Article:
Allentown’s SunStream Earth builds rainy-day generators
Thursday, June 21, 2012
It may not always be sunny in Allentown, but SunStream Earth is working to see that it doesn’t matter.
The company, launched in 2010, is about to produce a first, small-scale prototype to prove its concept of a solar electrical generator based on a new technology. The product would be smaller and more efficient than conventional solar photovoltaic generators and “would operate whether its cloudy, night or day, without regard to the sun’s rays,” says president Martin Borakove.
SunStream Earth got a significant boost earlier this month with a $110,000 investment from the Ben Franklin Technology Partners of Northeastern Pennsylvania. The funds, says Borakove, will enable the young company to build five additional prototypes over the next year, and to test them at Northampton Community College’s Emerging Technology Applications Center (ETAC) in conjunction with Lehigh University’s Energy and Environmental Research Initiative.
SunStream Earth’s technology uses a proprietary gas that will boil at temperatures below freezing, generating electricity from ambient solar heat – a solar-thermal technology instead of the conventional solar photovoltaic. SunStream Earth’s generator can deliver about 100,000 kilowatt hours yearly on-site, says Borakove, several times more electricity compared to traditional photovoltaic panels of comparable size and at a significantly lower capital cost per kilowatt hour.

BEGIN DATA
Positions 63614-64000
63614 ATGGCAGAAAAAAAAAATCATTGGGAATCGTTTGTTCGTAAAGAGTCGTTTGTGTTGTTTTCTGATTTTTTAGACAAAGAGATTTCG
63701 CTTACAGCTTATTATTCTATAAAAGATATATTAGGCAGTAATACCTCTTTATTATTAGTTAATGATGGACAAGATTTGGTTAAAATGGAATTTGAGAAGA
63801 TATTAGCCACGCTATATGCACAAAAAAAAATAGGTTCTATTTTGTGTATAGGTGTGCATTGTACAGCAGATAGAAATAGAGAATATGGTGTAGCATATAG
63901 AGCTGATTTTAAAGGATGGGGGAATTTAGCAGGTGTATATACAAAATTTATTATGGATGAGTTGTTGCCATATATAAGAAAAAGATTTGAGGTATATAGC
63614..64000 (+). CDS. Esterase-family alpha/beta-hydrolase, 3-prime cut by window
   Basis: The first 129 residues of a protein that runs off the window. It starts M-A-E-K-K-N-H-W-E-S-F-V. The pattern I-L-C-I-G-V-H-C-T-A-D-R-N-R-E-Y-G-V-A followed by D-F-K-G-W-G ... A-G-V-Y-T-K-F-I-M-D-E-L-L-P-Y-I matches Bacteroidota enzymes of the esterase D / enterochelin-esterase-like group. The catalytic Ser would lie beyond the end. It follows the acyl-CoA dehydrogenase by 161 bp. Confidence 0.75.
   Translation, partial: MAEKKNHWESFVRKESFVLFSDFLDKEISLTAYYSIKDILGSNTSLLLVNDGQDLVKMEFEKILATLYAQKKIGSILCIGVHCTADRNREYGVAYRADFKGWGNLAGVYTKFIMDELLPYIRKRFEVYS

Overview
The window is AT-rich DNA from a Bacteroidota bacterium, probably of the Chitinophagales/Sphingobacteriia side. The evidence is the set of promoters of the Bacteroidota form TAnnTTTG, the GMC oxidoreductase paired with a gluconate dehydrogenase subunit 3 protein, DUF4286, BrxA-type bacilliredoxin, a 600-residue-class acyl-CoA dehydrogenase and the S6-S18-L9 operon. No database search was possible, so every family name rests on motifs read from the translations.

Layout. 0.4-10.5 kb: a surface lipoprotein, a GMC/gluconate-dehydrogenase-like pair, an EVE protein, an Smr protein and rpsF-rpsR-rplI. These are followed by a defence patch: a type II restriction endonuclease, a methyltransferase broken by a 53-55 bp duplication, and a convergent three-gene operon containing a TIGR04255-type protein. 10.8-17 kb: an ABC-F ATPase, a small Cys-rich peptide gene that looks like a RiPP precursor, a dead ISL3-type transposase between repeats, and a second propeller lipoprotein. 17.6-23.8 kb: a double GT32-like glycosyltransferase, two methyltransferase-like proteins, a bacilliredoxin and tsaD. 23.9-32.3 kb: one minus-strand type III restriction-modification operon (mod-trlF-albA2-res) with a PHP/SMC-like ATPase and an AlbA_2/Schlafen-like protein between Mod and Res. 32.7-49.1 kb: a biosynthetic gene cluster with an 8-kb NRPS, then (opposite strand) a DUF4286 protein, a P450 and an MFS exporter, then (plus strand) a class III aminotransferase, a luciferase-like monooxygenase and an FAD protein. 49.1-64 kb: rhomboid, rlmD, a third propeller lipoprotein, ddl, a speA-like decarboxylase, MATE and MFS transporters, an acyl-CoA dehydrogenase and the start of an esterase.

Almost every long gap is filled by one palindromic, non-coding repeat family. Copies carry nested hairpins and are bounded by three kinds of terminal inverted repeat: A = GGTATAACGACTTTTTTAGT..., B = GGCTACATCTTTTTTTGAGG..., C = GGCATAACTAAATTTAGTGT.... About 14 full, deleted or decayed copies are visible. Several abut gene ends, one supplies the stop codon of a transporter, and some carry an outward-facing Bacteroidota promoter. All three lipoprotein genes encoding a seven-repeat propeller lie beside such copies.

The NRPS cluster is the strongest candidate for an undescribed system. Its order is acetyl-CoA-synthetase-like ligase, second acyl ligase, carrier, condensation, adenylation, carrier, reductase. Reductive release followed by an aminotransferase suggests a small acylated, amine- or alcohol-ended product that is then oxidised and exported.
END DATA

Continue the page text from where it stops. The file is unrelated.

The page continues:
The company sees commercial and military applications as its initial prospective markets. Smaller-scale devices for residential applications, storage capacity and even solar farms could be in the future.
Source: Martin Borakove, SunSteam Earth
Writer: Elise Vider, Of Keystone Edge
Ben Franklin funds technology startups
June 05, 2012|By Sam Kennedy, Of The Morning Call
Sunstream Earth of Allentown received $110,000 to complete construction and testing of a new type of solar-powered thermal generator for electricity production. This new technology will allow electricity to be produced using only ambient solar heat, requiring a smaller footprint and delivering greater efficiency than conventional solar-generation technologies, according to Ben Franklin.